A young researcher solves global material challenges

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In November, Ilona Leppänen received a Finnish and a European award for her work on cellulose at VTT. She devises ideas and develops ways to replace plastic and recover microplastics from water.

Global material challenges are familiar to many, but the solutions to these challenges are still relatively unknown, as most of them are still coming to fruition in laboratories. Ilona Leppänen works as a researcher in one of these laboratories in the functional cellulose team at VTT.

“In this field, there is no need to think about why you come to work in the morning. The goal is to solve big global problems, and that is a great motivator,” says Leppänen.

Global problems include microplastics carried in water that can pass through ordinary filters in domestic washing machines and water treatment plants. Leppänen has researched and developed nanocellulose films that can bind microplastic fragments.

“Next, we aim to make a nanocellulose film that works as a selectively permeable membrane that could filter the microplastics from the water flowing through it,” says Leppänen.

Award-winning catcher of microplastics

The 29-year-old microplastics catcher recently caught the attention of a jury at the European Paper Industry Association, CEPI, and in November she was one of three young researchers awarded in the annual Blue Sky Young Research & Innovation Award competition.

Leppänen’s ideas on microplastics also won the ForestBioPitch competition, which focuses on the bioeconomy. During this autumn, the participants discussed ideas with entrepreneurs and start-up funders and mapped out the journey of their ideas from the labs to a viable business. The competition was organised by Finnish Forest Product Engineers' Association, the FinnCERES flagship project, VTT, and the start-up accelerator Kiuas.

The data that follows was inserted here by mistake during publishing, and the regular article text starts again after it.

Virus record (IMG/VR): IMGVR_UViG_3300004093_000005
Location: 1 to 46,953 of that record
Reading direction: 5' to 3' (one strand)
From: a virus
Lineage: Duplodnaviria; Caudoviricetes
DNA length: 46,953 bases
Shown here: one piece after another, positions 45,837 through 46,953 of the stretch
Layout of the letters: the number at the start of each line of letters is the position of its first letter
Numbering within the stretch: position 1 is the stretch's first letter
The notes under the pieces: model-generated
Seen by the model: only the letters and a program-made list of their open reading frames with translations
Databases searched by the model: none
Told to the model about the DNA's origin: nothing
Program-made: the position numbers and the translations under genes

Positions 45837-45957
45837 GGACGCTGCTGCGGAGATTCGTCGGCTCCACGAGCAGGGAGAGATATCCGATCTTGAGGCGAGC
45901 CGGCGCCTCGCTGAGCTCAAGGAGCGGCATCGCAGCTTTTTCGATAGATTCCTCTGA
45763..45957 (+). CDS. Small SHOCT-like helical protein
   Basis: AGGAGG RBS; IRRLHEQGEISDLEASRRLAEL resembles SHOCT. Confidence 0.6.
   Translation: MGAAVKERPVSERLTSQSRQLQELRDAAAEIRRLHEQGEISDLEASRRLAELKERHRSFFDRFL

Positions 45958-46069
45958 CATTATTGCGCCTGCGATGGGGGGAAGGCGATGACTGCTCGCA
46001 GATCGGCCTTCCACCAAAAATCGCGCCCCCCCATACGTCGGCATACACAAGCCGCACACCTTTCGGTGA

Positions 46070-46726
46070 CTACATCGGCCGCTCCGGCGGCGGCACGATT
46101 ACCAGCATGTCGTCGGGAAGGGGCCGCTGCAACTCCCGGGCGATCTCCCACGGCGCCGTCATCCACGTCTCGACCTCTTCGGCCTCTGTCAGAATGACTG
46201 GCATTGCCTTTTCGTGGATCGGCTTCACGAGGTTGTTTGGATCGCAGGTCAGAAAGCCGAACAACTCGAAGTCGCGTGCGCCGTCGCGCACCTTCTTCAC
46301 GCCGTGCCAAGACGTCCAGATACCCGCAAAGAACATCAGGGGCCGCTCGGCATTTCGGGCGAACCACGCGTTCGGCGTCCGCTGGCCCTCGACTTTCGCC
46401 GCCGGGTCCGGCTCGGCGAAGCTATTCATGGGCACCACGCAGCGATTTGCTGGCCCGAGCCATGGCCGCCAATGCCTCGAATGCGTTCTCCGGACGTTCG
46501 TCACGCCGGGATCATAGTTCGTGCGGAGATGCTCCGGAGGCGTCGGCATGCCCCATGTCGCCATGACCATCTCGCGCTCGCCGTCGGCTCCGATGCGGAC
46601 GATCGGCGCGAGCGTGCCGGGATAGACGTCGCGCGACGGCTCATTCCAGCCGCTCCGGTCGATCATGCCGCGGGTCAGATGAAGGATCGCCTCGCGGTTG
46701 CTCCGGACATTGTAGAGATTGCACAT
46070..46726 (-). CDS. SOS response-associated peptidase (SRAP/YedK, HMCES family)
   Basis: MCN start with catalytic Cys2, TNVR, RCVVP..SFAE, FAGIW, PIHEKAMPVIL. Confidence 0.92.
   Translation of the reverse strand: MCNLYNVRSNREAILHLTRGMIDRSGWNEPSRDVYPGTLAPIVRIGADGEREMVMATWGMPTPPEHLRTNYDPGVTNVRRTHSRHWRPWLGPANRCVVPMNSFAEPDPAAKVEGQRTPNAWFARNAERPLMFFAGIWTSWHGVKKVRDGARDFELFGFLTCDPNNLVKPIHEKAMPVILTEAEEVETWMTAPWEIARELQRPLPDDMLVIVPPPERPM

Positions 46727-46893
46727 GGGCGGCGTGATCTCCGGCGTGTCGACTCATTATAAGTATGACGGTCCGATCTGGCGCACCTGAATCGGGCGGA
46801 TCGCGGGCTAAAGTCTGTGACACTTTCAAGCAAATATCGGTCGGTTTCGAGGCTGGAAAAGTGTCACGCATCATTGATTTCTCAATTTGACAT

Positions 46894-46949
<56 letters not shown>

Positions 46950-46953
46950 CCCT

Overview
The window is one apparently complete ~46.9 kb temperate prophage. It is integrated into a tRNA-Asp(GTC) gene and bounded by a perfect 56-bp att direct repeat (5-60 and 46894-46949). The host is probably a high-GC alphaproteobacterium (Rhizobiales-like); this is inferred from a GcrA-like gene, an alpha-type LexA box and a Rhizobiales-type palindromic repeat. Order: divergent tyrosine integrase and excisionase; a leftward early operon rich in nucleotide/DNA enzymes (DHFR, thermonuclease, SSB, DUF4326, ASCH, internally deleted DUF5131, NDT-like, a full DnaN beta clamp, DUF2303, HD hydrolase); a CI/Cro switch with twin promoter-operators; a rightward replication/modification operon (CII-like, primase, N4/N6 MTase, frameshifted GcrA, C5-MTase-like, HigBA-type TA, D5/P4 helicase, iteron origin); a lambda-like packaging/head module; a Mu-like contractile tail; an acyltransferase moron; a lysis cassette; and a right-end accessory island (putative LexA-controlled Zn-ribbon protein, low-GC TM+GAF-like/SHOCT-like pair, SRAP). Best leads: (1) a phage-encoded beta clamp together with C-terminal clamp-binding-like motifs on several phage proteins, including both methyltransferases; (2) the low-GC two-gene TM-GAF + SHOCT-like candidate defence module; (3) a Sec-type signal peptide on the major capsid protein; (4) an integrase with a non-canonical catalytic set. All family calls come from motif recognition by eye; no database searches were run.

“Competition wins are important achievements for me, and so is my first peer-reviewed article published last year, which will become part of my dissertation. The subject of the article was a cellulose films, which could be used to replace plastic films in packaging.”

The future of bio-based materials will be partly influenced by Leppänen and her colleagues’ research where they look for alternatives to elastane fibre, which makes fabrics comfortable but unrecyclable. They chose to use cellulose and silk protein as raw materials. 

Experimental work and exchange of ideas

Research and development based on cellulose tends to attract wood and forest product engineers. However, in recent years more and more chemists like Leppänen have joined the group, whose studies have focused on biomaterials.

“Master's studies in biosystems and biomaterials provide a good understanding of cell biology, which has been very useful,” says Leppänen. In any case, according to Leppänen, the best lessons and insights are provided by experimental work with its successes and failures. 

“A very important part of my work is also exchanging ideas with colleagues both at my own workplace and at industry conferences. These types of conversations always offer thoughts that don’t come to mind when you are so closely wrapped up in your own work.”

Ilona Leppänen
Ilona Leppänen
Research Scientist